Thanks, Jackie, but luck and generous author friends has a lot to do with hanging in there. (And being stubborn!) You’ve mentioned on your website you’re “an artist of sorts, and a horse keeper.” What kind of artist, and what’s involved in “horse keeping”? And, how do you fit it all in? Reviews, household and animal chores, car shows, Facebook, reading, SinC… Amazing!
I’ve always sketched and doodled. Then I took Art in high school. One large black & white painting of a live (nearly-nude male) model was framed and hung in my brother’s apartment for a long time. I’ve done a couple so-so portraits in oil, and a seascape that I just recently discovered packed away from 1963! I matted and framed it, and, darn if it doesn’t look pretty good!
I still sketch today (as the muse prompts) sometimes surprise myself when something comes together. I illustrated all the stories and books I wrote for my granddaughters using pen & ink and a variety of colored pencils. And when my oldest granddaughter wrote a children’s short story for her English class, she asked me to illustrate it. Wow, was THAT a challenge. I had to come up with twenty-one color drawings in about four days! I still have nightmares about not completing it for her. (She got an A.)
I also consider photography one of my artistic bents.
I’ve always loved horses and used to spend my allowance renting them to ride on weekends. I finally got a couple of my own when we moved here (a horse keeping suburb of Los Angeles). Now I simply board other people’s horses. It’s a twice-a-day, 365 day-a-year job. It was fun to have horses (and chickens) here when my granddaughters were growing up. And I’ve written several articles about them and those who ride them for the newspaper.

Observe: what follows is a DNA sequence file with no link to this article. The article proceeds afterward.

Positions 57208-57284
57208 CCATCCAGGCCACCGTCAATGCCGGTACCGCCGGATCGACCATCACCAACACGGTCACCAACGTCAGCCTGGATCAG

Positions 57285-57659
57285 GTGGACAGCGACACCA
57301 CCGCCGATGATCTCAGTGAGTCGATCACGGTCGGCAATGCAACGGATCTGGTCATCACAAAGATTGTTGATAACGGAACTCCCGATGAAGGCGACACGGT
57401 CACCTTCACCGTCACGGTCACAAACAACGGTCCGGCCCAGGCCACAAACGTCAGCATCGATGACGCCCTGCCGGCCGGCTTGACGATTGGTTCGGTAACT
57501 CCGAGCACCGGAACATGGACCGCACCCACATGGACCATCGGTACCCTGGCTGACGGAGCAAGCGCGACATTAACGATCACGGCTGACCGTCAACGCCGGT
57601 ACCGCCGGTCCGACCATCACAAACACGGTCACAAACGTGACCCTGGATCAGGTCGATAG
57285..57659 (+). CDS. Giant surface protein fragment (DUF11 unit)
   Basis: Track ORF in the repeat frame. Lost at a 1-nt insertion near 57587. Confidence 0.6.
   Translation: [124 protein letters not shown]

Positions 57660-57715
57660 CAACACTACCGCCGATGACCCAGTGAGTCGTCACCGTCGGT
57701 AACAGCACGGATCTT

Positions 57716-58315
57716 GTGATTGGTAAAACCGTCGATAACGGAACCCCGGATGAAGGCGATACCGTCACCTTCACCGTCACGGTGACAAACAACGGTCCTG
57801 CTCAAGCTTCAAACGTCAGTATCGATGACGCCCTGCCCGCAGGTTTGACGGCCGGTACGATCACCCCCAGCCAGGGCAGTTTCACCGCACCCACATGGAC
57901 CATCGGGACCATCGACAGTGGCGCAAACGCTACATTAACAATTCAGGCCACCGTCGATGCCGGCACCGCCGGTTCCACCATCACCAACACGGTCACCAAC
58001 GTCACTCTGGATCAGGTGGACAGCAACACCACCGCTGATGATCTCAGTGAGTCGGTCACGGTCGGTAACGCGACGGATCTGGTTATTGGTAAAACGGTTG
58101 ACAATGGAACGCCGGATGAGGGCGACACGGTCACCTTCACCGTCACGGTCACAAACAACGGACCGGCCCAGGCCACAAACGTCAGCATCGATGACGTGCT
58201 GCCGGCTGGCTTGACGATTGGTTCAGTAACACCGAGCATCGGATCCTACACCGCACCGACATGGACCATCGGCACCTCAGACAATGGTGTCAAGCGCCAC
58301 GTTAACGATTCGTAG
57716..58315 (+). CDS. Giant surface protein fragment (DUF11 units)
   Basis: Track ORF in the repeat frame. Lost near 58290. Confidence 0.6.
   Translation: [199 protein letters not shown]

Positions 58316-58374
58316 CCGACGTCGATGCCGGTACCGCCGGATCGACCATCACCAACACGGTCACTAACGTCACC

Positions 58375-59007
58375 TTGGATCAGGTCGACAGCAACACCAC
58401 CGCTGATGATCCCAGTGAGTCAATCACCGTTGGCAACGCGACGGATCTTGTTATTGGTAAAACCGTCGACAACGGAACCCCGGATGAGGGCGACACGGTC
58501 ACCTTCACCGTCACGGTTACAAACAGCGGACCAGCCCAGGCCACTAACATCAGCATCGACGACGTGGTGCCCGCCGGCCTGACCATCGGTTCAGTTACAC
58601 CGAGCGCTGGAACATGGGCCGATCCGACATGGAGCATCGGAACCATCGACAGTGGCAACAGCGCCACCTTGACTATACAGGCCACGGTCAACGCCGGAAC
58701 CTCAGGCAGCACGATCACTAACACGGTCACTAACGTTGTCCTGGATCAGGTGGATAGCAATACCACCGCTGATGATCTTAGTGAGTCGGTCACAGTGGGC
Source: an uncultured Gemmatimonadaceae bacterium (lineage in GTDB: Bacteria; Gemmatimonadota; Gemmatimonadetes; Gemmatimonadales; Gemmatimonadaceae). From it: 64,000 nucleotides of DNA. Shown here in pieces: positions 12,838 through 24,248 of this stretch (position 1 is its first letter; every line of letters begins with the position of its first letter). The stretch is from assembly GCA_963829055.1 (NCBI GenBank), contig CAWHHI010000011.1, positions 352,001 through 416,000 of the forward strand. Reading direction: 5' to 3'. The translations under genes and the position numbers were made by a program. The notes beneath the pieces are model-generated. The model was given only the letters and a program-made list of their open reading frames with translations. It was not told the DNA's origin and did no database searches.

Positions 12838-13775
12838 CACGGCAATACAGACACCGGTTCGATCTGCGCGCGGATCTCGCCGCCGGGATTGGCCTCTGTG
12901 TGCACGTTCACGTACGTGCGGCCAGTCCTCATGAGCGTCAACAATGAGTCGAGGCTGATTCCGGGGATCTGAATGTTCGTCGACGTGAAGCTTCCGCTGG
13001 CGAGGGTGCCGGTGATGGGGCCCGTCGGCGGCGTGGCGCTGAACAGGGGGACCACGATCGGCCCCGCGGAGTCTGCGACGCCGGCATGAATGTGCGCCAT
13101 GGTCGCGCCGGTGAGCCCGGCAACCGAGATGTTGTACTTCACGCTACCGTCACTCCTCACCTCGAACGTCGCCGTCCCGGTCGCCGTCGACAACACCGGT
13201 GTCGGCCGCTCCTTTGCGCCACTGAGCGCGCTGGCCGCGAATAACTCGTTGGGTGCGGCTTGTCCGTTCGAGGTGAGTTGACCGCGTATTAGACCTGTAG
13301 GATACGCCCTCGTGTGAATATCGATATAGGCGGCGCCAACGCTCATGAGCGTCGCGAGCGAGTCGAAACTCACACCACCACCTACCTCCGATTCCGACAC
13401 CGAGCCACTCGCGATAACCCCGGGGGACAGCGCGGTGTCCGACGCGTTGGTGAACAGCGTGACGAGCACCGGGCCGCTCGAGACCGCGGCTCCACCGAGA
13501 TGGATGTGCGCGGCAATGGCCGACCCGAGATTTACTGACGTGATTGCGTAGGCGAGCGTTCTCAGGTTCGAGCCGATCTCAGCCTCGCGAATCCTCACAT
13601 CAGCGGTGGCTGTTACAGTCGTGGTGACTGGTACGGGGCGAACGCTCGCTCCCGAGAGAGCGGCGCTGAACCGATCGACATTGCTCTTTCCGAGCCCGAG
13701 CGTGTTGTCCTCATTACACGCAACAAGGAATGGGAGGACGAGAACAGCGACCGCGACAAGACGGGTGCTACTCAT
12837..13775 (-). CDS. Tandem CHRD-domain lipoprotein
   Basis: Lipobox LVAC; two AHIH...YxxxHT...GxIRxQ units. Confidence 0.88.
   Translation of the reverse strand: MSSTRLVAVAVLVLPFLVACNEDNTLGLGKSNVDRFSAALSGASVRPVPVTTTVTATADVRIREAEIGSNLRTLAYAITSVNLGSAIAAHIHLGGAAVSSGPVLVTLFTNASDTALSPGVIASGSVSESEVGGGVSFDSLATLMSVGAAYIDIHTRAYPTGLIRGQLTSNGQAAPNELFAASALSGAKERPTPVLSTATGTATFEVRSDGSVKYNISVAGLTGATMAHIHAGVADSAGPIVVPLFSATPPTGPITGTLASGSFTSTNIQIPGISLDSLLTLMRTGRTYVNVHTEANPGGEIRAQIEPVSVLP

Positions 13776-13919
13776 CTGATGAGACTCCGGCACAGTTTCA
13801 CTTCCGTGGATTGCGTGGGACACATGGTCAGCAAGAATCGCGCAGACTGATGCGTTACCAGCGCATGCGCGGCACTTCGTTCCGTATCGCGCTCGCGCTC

That last question? How do I fit it all it? Sometimes I don’t do a very good job of it. Then I get stressed out of my mind and do crazy things! (grin)
Okay, don’t blush, but I’m in awe! I still can’t envision how you do so much.
On a recent blog you mentioned you’re selling your home of many years and moving! What an adventure, and a lot of hard work. We moved in 2003, still haven’t unpacked all the boxes of “items I couldn’t live without”… Do you see moving to an area where you’ll still have “opportunities” to review? Or is there something new on the horizon that’s caught your eclectic interest?
We are still “selling” our house. Lots of lookers, but no takers as yet. It’s a tough time economically to buy horse property. I would like to eventually get away from the constant and sometimes stressful responsibility of horse keeping. And I would like to live closer to the ocean and my kids.
In my travels up and down the coast I’ve discovered a plethora of smaller local newspapers that might like a freelance writer. I think I could review theatres anywhere – they are desperate for publicity. Authors in Sisters in Crime, as well as referrals, and Mystery Scene Magazine will keep me in ARCs. But, I would like to slow down a bit and enjoy the scenery a little more.
Gads… did that sound like I’m getting old??? Sheesh!
Jackie, just read your review http://www.jackiehouchin.com , of “My Three Angels” playing at the Lonny Chapman Theatre in NoHo (North Hollywood) through January 15. Your review was wonderful—and I once again felt like taking the “big drive” into LA (I know, I know—I’m not that far away—but those freeways!)
I’ve wanted to talk with you for such a long time, but it’s taken awhile for me to make this happen. Your interests are so broad, just love that. Sure hope you’ll be continuing with your helpful hints and witticism. I love reading them. And for all us authors you’ve given, and continue to give a helping hand to, a great big “Thank you!”
[i] “I’m a photo-journalist, writing human interest stories, business profiles, event coverage, book and theater reviews, and the occasional investigative report for The Foothills Paper, a local newspaper in Tujunga, California.” http://www.jackiehouchin.com/